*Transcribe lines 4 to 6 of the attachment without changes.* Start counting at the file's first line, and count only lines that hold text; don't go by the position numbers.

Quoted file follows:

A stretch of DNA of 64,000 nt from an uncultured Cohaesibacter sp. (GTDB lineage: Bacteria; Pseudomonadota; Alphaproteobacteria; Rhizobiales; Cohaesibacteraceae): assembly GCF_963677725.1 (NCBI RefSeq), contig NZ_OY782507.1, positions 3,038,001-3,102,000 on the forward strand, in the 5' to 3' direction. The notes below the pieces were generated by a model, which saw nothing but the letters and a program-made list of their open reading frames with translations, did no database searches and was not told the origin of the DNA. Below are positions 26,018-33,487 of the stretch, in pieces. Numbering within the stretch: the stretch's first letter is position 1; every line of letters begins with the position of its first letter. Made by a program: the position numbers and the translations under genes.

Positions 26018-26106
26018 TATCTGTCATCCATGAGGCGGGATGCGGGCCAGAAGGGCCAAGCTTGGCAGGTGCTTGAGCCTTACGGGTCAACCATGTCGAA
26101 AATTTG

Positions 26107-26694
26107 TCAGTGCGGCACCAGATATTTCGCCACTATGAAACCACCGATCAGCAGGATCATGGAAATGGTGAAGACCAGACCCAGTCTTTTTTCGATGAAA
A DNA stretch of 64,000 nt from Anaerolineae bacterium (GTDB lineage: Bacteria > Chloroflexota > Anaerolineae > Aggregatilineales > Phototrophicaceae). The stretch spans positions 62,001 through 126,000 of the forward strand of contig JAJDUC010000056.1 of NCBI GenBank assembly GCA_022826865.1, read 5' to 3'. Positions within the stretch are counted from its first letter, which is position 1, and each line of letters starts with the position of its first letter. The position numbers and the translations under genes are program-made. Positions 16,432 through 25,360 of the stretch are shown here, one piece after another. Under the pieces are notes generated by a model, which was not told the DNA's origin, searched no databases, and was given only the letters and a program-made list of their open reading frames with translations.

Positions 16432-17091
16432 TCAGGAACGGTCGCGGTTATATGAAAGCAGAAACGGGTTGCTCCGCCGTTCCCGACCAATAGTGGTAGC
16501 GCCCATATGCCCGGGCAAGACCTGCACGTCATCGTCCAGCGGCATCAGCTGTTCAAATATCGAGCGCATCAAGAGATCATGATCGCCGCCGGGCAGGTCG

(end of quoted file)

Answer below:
26101 AATTTG

Positions 26107-26694
26107 TCAGTGCGGCACCAGATATTTCGCCACTATGAAACCACCGATCAGCAGGATCATGGAAATGGTGAAGACCAGACCCAGTCTTTTTTCGATGAAA